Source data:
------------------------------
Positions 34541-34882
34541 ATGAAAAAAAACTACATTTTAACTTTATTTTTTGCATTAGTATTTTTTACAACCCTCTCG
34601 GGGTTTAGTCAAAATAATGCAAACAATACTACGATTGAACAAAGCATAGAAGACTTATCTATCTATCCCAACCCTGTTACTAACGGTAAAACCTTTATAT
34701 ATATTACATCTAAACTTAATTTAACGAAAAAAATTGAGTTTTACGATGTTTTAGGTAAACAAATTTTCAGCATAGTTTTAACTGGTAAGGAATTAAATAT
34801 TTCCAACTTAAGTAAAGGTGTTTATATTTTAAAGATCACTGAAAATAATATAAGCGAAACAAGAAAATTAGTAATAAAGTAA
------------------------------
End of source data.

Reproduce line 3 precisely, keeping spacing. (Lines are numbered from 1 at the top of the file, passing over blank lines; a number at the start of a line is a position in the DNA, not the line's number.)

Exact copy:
34601 GGGTTTAGTCAAAATAATGCAAACAATACTACGATTGAACAAAGCATAGAAGACTTATCTATCTATCCCAACCCTGTTACTAACGGTAAAACCTTTATAT